Monthly Archives: December 2011
Today is the day that the US's Stop Online Piracy Act (SOPA) bill is scheduled to be voted on. And unsurprisingly, the who's who of Silicon Valley are not happy. Several web gurus have banded together to voice their dislike of the bill in an open letter.
Graham Cluley announces he is leaving Sophos to become a full-time nanny to a rich family in London.
At least, that's his plan after he received a job offer via email. Do you think things will work out for him?
Whether you approach the holiday travel season with dread or excitement chances are you will be carrying one or more mobile devices and looking for those last minute travel bargains. Naked Security's Lisa Vaas provides her advice on what to watch out for this year.
Security expert Paul Ducklin has taken an indepth look at the scale and the risk of the typosquatting industry: registering misspellings of popular website domain names in an attempt to profit from typing mistakes.
When the website of rock star Gene Simmons fell victim to a denial-of-service attack, the legendary KISS front man vowed revenge.
Now the FBI has arrested a 24-year-old man in connection with the attack.
A phishing campaign targeting users of Telstra Bigpond, Australia's largest ISP, is urging users to confirm their billing information or risk suspension.
All pretty run-of-the-mill, but neatly timed given that Telstra suffered a data breach of customer information last Friday.
A researcher has discovered a flaw in Windows Phone 7.5 "Mango" that can crash the message center by simply receiving a malformed SMS, Tweet or Facebook message.
A hospital near Atlanta, Georgia last week had to stop accepting all non-trauma patients after a malware infection shutdown their network. Is their IT poorly managed, or does this represent more serious problems in the medical space?
As always on the second Tuesday of the month Microsoft and Adobe release their monthly security bulletins. This month Microsoft has released 13 bulletins, although they had originally announced there would be 14 this month. In the final stages of Read more…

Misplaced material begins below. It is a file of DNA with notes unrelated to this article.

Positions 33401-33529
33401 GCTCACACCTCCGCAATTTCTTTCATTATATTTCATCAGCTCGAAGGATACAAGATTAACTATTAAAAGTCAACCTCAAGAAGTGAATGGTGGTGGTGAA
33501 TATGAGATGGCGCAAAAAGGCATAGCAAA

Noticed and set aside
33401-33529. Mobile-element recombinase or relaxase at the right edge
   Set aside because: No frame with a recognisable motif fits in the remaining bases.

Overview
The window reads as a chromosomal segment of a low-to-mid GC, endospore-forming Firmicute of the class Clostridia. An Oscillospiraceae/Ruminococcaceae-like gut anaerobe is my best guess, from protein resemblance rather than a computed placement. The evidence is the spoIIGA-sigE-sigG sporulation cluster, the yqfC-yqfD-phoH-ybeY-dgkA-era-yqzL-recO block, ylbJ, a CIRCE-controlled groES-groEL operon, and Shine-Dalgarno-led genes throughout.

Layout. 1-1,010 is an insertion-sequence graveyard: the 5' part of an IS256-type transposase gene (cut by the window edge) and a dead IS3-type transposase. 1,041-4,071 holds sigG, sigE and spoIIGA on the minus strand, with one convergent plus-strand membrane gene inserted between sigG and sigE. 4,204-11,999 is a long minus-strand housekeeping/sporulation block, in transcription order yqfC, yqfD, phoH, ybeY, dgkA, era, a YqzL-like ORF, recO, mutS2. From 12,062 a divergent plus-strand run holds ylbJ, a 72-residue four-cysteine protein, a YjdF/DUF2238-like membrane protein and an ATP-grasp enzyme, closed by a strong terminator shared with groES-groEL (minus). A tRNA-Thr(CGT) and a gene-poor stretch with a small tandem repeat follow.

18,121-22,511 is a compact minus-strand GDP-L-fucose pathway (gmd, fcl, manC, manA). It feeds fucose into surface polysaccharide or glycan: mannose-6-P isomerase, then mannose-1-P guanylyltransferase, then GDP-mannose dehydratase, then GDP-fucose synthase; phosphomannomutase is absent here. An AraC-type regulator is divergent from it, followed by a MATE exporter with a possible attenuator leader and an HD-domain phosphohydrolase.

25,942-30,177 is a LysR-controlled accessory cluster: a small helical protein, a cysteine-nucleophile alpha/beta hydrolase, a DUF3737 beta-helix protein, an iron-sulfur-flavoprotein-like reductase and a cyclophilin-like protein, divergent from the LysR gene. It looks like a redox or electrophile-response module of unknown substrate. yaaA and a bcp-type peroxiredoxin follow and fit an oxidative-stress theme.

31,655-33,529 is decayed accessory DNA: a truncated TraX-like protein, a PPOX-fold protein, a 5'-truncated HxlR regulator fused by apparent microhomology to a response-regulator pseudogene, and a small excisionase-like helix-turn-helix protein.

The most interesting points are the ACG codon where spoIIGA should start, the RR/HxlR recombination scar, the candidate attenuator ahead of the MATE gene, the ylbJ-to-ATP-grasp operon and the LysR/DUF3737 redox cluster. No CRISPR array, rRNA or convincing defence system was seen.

Free Windows phones are being offered by Microsoft to users who describe their Android malware problems.
A new study has tossed the big browsers into the security mosh pit and decreed that Google's Chrome comes in first, ahead of Internet Explorer and Firefox. But when it comes to the top three, is security more about your browser being up to date and properly configured than its brand?
Internet users in Latin America were the intended victims of a malware campaign, when an email was spammed out claiming to contain breaking news of the death of Venezuelan president Hugo Chavez.
The FBI acknowledged hackers have penetrated at least 3 US cities SCADA systems, one of them "major". The FBI is receiving a 12% budget increase for Cyber, but claims the division will double in size this year.
The FTC has reached a settlement with fake anti-virus sellers Innovative Marketing for $8.2 million. The FTC will begin sending rebate checks to more than 320,000 victims.
A malicious developer has created copies of the most popular games on Google's Android Market and added code to send SMS messages to premium line numbers. The Android Market security team pulled the malicious apps from the market, but how many people do you think got stung before they were removed?
The US Department of Justice has indicted and arrested four Romanians for credit card fraud perpetrated against Subway restaurants and other retailers concluding a three year investigation. Looks like default/easily cracked passwords enabled another needless theft.